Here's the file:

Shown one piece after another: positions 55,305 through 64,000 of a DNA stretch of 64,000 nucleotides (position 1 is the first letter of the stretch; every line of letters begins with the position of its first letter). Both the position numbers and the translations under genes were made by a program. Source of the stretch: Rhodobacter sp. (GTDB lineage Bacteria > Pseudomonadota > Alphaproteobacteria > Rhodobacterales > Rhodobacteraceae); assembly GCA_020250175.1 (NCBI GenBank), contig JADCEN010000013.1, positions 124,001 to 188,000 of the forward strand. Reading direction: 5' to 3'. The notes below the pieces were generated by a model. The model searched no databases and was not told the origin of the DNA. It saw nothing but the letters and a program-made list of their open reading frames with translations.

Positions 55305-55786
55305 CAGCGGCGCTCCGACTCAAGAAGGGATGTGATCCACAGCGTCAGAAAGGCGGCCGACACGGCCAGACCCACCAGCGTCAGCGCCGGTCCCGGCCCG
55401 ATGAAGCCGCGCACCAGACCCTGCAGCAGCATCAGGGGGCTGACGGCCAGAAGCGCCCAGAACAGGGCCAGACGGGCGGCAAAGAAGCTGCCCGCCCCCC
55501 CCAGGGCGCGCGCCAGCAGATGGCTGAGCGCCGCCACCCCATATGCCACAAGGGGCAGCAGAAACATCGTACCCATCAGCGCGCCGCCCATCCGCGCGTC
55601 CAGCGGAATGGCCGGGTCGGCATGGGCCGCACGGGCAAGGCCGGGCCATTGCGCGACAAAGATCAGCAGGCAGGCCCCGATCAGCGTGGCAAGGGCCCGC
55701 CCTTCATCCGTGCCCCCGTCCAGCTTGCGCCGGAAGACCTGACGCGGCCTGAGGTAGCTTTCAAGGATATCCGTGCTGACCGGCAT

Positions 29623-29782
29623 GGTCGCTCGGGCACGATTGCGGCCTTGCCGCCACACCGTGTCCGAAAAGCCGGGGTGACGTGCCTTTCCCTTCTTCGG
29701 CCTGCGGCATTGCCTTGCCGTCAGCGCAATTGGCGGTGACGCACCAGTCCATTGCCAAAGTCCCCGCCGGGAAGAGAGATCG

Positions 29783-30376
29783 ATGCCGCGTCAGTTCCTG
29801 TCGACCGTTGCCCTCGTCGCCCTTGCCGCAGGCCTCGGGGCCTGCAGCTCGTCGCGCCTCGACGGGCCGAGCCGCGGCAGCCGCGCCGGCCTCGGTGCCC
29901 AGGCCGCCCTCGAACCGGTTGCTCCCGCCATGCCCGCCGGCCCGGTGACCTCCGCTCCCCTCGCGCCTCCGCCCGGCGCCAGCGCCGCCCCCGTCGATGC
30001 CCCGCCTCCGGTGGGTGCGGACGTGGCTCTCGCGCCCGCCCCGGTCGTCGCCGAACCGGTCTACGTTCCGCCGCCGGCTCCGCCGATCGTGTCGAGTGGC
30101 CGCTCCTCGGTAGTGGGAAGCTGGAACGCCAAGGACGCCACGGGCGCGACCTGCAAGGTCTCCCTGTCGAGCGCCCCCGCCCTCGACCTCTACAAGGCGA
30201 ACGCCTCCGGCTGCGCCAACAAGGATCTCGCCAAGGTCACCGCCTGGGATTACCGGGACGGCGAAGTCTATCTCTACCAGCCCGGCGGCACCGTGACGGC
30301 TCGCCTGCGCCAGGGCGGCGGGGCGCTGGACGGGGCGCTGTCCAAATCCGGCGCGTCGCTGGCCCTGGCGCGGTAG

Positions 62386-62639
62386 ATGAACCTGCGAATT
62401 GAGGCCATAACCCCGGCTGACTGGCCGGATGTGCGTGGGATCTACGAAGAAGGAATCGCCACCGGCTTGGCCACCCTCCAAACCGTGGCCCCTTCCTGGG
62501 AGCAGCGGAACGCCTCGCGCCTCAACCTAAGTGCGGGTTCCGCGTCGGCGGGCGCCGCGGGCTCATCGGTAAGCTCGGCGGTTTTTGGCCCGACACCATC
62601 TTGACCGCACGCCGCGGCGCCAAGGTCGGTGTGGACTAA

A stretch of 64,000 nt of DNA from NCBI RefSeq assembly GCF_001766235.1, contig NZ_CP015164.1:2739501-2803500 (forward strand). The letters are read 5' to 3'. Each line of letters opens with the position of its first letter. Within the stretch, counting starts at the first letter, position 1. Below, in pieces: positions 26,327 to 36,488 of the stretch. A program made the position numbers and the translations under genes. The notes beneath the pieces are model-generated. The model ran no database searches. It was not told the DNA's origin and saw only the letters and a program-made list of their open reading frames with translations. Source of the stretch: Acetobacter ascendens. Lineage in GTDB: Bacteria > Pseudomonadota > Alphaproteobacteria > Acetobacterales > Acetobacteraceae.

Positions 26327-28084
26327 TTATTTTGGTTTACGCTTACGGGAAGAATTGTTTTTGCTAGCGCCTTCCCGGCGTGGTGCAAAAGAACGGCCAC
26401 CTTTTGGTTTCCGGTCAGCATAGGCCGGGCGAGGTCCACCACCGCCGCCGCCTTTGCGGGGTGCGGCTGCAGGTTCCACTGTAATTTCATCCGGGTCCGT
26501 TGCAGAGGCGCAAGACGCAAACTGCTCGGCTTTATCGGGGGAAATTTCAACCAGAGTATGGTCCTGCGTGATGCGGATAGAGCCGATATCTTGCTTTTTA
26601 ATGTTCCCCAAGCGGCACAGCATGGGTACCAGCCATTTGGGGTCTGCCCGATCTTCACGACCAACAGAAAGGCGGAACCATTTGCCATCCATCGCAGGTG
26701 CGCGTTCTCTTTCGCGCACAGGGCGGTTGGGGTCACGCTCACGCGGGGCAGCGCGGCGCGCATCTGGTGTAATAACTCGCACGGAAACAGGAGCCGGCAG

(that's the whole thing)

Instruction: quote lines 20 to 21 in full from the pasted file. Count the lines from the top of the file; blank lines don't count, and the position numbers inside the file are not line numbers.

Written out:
62386 ATGAACCTGCGAATT
62401 GAGGCCATAACCCCGGCTGACTGGCCGGATGTGCGTGGGATCTACGAAGAAGGAATCGCCACCGGCTTGGCCACCCTCCAAACCGTGGCCCCTTCCTGGG